Let’s dive into exactly How to Clean Leeks! This versatile allium is mild and delicious, but its many layers can hide dirt and sand. Learn to remove it, so you can cook with leeks more often!
First thing’s first.
What are leeks?
Leeks are alliums, which is a plant species that includes garlic, chives, shallots, and onions.
Think of them as a lighthearted, mild member of the onion family.
- Leeks are similar in taste to shallots, with a sweet, mild onion flavor, and can be used similarly.
- Leeks are good for building soup bases like Potato Leek Soup, for stir fries and pastas, scrambled into eggs or added to Easy Quiche, or can be served roasted or grilled.
How to Use Leeks
Leeks are versatile and add great flavor.
Once you know what they are and how to prep them, I know you’ll start grabbing them from the grocery regularly!
Which Part of the Leek Do You Use?
- The white and light green part of the leek are used for eating.
- The dark green leaves are not eaten on their own as they are tough, but they can be used for flavoring stocks.
- The very bottom root end of the leek is cut off and not eaten.
Do You Wash Leeks After Cutting Them?
Leeks are washed before and after cutting.
- Dirt and sand get between all the layers of the leek.
- Rinse at the start to get the dirt off the exterior.
- Rinse again after you cut leeks, so you can really get between all the layers better.
How to Clean Leeks
The tutorial photos below will show you exactly how to clean leeks using two different methods:
- Clean the Leeks Fully Sliced. This method works well when you plan to saute the leeks, such as for soups.
- Clean the Leeks Whole. This method works well for roasting and grilling, when you don’t need the leek further chopped.
Method 1: Cleaning Sliced Leeks
- Rinse leeks. Cut off roots. The root ends of a leek should be discarded.
- Cut off dark leafy greens that you do not plan to use, or save them for stock.
- Slice leeks in half lengthwise.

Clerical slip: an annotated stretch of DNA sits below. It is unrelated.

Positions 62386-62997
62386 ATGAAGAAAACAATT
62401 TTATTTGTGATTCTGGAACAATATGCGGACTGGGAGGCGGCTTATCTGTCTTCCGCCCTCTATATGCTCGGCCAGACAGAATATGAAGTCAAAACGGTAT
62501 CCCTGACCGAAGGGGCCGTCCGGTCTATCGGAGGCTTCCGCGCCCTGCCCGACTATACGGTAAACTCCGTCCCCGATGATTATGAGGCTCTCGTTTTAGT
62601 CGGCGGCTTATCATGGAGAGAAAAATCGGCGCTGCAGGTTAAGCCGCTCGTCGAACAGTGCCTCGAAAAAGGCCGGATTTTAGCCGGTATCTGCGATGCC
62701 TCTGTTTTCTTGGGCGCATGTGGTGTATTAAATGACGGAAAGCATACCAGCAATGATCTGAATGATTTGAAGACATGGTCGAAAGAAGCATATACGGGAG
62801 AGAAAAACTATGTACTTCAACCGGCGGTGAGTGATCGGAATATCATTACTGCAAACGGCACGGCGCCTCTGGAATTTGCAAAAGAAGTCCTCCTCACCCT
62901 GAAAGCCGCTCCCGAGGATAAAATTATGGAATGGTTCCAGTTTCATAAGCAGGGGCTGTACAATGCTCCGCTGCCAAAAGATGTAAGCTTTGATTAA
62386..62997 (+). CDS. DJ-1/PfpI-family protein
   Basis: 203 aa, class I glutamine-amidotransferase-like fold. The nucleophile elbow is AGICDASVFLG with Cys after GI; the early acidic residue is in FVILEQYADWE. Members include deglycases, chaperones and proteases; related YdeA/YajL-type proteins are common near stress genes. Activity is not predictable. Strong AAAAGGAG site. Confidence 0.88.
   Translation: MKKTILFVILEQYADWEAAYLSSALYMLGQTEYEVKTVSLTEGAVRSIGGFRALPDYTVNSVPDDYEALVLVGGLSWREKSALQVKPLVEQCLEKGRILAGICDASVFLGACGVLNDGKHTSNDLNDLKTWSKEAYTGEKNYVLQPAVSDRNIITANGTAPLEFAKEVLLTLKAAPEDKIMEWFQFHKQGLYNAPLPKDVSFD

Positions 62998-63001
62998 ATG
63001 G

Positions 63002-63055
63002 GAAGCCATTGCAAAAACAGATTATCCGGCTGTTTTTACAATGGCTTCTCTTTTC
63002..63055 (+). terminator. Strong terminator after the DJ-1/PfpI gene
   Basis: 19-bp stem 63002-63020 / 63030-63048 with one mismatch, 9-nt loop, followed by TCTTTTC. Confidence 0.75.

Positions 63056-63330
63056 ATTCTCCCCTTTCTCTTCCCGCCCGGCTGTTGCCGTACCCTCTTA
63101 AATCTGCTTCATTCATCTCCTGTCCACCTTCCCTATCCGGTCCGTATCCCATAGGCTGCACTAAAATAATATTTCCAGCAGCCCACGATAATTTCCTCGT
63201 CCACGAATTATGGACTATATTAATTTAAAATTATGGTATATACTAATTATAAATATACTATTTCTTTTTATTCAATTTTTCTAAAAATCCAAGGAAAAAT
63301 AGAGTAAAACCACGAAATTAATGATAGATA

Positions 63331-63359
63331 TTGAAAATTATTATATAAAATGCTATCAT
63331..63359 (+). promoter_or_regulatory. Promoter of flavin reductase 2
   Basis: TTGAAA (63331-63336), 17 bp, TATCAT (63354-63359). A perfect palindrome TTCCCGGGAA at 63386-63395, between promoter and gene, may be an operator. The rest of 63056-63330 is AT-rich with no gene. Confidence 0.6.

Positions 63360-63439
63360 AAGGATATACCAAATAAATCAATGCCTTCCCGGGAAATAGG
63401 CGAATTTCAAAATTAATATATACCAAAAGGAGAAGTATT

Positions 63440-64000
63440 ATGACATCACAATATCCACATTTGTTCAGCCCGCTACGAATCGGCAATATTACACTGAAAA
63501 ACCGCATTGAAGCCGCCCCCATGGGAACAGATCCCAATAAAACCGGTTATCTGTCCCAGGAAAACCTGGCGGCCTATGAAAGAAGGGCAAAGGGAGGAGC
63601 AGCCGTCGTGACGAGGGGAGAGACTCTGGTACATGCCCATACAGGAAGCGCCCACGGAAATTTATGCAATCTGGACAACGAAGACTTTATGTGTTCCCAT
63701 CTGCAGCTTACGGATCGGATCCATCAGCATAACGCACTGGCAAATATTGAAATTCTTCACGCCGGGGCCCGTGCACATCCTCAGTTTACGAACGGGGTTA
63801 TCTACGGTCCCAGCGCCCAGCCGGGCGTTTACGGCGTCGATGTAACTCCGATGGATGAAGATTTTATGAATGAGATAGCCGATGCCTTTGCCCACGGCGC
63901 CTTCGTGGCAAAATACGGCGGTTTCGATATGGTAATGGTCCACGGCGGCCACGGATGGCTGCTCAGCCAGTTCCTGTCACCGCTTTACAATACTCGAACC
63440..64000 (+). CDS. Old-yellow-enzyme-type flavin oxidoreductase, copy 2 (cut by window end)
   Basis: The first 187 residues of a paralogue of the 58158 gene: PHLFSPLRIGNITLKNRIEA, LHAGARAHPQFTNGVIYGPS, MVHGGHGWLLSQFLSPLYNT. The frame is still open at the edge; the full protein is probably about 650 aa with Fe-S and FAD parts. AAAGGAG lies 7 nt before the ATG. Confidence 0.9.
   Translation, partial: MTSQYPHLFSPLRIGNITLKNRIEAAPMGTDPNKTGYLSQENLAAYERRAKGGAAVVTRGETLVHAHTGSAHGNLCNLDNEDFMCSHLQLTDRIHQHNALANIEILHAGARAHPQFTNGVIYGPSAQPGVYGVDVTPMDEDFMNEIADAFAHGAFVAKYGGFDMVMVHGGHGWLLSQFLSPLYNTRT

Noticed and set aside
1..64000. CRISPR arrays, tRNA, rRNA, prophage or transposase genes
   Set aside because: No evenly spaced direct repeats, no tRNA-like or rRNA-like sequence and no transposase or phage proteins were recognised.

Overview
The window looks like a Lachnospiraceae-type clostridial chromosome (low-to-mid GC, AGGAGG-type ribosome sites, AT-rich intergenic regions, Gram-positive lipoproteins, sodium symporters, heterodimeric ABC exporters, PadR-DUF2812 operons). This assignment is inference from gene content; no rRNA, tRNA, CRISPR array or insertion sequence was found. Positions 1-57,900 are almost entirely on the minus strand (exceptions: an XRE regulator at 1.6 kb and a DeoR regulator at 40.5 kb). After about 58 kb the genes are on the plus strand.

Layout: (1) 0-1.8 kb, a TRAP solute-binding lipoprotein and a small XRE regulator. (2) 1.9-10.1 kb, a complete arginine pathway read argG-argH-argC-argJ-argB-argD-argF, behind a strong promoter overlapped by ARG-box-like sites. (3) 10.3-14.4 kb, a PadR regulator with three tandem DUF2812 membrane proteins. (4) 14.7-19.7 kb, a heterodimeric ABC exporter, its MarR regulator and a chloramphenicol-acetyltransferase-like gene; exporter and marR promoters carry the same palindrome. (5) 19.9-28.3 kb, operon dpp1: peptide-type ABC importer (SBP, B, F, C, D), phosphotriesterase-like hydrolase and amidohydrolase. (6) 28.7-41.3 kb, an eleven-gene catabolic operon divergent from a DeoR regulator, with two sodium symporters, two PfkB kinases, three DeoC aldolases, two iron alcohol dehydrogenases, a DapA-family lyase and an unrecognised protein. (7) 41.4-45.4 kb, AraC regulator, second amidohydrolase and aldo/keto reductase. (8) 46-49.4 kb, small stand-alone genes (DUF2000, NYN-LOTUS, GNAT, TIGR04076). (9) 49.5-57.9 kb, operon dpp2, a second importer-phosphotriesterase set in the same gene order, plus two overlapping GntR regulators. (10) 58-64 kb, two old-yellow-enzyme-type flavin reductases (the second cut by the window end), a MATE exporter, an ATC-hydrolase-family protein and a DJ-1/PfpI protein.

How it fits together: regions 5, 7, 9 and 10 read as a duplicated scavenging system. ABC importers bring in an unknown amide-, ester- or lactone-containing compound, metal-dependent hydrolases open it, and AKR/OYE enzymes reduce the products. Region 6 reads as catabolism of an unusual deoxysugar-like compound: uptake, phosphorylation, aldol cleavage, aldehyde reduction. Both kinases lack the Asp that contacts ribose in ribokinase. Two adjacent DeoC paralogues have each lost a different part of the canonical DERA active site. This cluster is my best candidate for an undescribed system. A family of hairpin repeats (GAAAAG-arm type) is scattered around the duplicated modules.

- Chop each half crosswise in 1/4 inch slices.
- Place sliced leeks in a bowl of cold water. Agitate with your hands to remove dirt and grit that was trapped between the layers.
- Scoop out clean leeks with a slotted spoon or drain with a colander. Dry completely with a salad spinner, then place in empty bowl. Proceed with using them for your recipe!
Method 2: Cleaning Whole Leeks
- Cut a slit straight through the green parts of the leek. Insert the tip of a knife at about 1/4 inch below the lowest opening of the dark green part and cut to the end of the green leaves, leaving the white part of the leek uncut.
- Fan open the leek and rinse thoroughly, running your fingers and the water between each layer. Cut off the leafy ends (can reserve to use for making stock).
- Cut off and discard the stringy roots. Get ready for roasting, boiling, or sautéing, and ENJOY!
How to Enjoy Leeks
Leeks are great on their own, as well as in a variety of dishes. As they cook, they soften and become more mild.
- Roasted. Drizzle whole leeks with olive oil, sprinkle with salt and pepper, and roast leeks at 425 degrees F for 20 to 30 minutes until caramelized, rotating halfway through.
- Sautéed. To sauté, cook sliced leeks in melted butter in a skillet over medium-high heat for 8 minutes; season as desired.
- Grilled. To grill leeks, brush whole leeks with olive oil and place directly on grill or in a grill basket; season as desired.
- In Soup. A common way to use leeks is to slice them for soups and stews. Try this creamy Vegan Potato Leek Soup and springtime creamy of Asparagus Soup.
- In Eggs. Leeks are a classic addition to omelets and quiche, such as Spinach Quiche.
- In Curries and Stir Fries. You can swap leek for onion in any stir fry or curry for a more soft onion flavor. Thai Chicken Curry is beautiful with leeks.
- In Pastas. Like with stir fries, the leeks add a nice, subtle onion flavor to pastas. You could swap in leeks in Garlic Shrimp Pasta and Penne alla Vodka.
Recommended Tools to Make this Recipe
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Method 1: Clean the Leeks Fully Sliced:
Method 2: Clean the Leeks Whole:
- Which Part of the Leek Do You Use? The white and light green part of the leek are used for eating. The dark green leaves are not eaten on their own as they are tough, but they can be used for flavoring stocks. The very bottom root end of the leek is cut off and not eaten.
Serving: 1leekCalories: 54kcalCarbohydrates: 13gProtein: 1gFat: 0.3gSaturated Fat: 0.04gPolyunsaturated Fat: 0.1gPotassium: 160mgFiber: 2gSugar: 3gVitamin A: 1484IUVitamin C: 11mgCalcium: 53mgIron: 2mg
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Welcome to the wonderful world of leeks. They’re so glad to be in your life now, and I have no doubt they’ll become one of your favorite vegetables!